Monday, May 10, 2010

The Nationals' Knack for One-Run Wins

On July 5, 2005, the Nationals beat the Mets 3-2 to bring their record in one-run games that year to an incredible 23-7. At the time, there was a lot of praise heaped on Frank Robinson's late-game strategy, the Nationals' bullpen, and the team's overall ability to "find ways to win"--a lot of the same points you're hearing now.

By the end of the season, the team's record in one-run games was 30-31.

What happened? Did the Nationals' bullpen fall apart? Not really. Chad Cordero's ERA rose from 1.13 in the first half to 3.04 in the second, but that's hardly cratering. Gary Majewski's got better, falling from 3.21 to 2.66. Luis Ayala: 3.06 to 1.15. Hector Carrasco: 2.43 to 1.80.

Presumably the Nationals didn't suddenly lose the intangible "scrappy winner" quality we heard so much about. Frank Robinson was always a terrible in-game strategist, so there's not much point in trying to break down that particular constant.

Is winning close games a repeatable skill at all? If it is, then you'd expect the best teams to have it. Last year, the eight playoff teams were the Yankees, Red Sox, Dodgers, Rockies, Phillies and Cardinals were worse in one-run games than they were overall. The Angels had an almost identical winning percentage. Only the Twins were better. Those were all teams that "knew how to win." Most of them had pretty good bullpens and managers.

Of course, we'd need a much bigger sample size to conclude that winning close games is definitely not a repeatable skill, but someone else will have to do it. But it's certainly a questionable proposition. Nationals fans should be highly skeptical that the Nationals' good fortune in nail-biters will continue.


Deez Nats said...

I remember reading an article in a stathead book (I don't remember which one) that studied this and basically concluded that winning one run games is basically a 50/50 proposition and a skewed record one way or the other is luck. As I recall, one of the main points was that teams weren't consistent from year to year. I remember when I read it it made sense given our 2005 season.

Unknown said...

Remeber in '05 when the Nats swept the #Cubs in Chitown w/ Carlos Baerga batting cleanup? Batista saves are like that.

John O'Connor said...

I would fully expect playoff teams to tend to have worse records in one-run games than overall. The flip side of that is that good teams have better records in non-one-run games than they do overall. You'd expect this, as a good team probably wins a disproportionate share of blowouts.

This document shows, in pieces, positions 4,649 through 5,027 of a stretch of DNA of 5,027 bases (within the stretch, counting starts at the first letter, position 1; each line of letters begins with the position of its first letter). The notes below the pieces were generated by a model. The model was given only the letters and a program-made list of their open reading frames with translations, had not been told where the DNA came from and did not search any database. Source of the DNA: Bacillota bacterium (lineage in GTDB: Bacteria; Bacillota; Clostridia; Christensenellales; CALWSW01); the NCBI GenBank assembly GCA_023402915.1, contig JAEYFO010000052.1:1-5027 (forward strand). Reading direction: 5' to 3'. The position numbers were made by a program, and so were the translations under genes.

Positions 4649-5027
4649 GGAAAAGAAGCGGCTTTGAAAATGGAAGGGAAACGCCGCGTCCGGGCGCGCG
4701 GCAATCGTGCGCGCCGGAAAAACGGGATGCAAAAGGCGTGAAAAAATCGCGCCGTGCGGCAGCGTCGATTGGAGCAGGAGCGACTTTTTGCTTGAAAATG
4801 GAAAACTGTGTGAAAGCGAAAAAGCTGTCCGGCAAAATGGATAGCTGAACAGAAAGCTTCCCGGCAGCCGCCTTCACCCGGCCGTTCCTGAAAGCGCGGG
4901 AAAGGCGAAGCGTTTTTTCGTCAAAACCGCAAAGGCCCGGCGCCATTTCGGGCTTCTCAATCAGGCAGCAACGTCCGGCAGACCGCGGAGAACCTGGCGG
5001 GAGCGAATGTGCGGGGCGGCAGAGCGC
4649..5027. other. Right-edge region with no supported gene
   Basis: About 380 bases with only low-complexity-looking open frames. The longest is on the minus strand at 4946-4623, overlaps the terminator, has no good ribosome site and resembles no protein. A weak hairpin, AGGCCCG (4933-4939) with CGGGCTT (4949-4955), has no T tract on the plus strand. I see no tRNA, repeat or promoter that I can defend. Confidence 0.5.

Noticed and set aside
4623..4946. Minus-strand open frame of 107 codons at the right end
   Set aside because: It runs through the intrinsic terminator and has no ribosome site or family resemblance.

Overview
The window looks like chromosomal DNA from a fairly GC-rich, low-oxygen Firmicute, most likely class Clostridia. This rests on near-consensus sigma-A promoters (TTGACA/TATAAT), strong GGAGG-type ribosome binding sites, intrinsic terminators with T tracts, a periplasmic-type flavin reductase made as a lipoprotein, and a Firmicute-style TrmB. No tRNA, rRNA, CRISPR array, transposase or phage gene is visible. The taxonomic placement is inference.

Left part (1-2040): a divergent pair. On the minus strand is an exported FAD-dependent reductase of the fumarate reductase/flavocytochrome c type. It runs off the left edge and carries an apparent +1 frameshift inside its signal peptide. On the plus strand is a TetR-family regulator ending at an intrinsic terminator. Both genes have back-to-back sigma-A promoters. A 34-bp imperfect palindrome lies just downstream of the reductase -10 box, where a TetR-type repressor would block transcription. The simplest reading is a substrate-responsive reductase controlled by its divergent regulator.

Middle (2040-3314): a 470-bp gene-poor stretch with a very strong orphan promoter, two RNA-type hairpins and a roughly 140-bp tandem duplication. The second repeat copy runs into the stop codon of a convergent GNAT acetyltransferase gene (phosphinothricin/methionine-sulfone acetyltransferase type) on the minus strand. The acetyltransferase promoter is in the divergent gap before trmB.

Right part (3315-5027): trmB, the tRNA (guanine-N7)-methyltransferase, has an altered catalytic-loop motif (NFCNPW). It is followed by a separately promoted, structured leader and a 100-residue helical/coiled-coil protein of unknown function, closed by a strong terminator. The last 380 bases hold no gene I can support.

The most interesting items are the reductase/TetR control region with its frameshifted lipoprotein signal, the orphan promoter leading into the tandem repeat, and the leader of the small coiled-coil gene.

The Nats have a couple of external factors that probably increase their chances of dfoing well in one-run games. First, the top of the bullpen has been lights out. Those are the guys used when the nats have a small lead. In addition, Riggleman substitutes for defense late, putting in relatively poor hitters for good ones. This reduces the chances of building on small leads (so those one-run leads remain one-run leads instead of becoming two- or three-run leads).

On the other hand, the bottom of the bullpen (the guys who have pitched whern the Nats are behind) have been terrible, which causes one-run deficits to grow (reducing the number of times the team will lose by exactly one run).

Unknown said...

"Is winning close games a repeatable skill at all? If it is, then you'd expect the best teams to have it."

Is this necessarily true? Does a good team, expecting to win 90 games value an individual game less than a team scrapping. To get to .500?

Here's a scenario, Nats are playing Philly and are up 1R in the 8th and decide to use Clippard and Capps in a 3rd consecutive game.

Same scenario with the Phillies up, would they use their top relievers in the same situation or take a "onger" view and put their relievers health above a single win?

Philly would probably be more willing to trust their offense to come back if the game gets tied.

I'm not sure this would hold up on deaper analysis of manager's behavior, but it is theoretically possible.

Unknown said...

Sorry for the typos, on my blackberry on the inter office shuttle.

Unknown said...

Even if Steven is right (I think he is), that doesn't necessarily spell doom and gloom for the Nats. Theoretically, we are going to be getting at least a few pitchers that will make the team better. Assuming they live up to reasonable expectations (Strasburg winning every Cy Young for the next 20 years in 3/4 of this season; Storen not throwing a single ball or giving up a single hit; etc.), the Nats will not have to continue winning so many close games. Hopefully mid-season reinforcements can hand off more than a 1-run lead and we don't get the opportunity to "even out" our unbalanced close game record.

The biggest problem with this theory is that part of the reason these games are close is that we are not scoring enough runs to have a large lead even when we get stellar starting pitching performances. If we get 7 shut-out innings from a SP, but only score 1-run, we are still in that same 1-run game that might even itself out. And the reinforcements I am expecting do not swing the bat.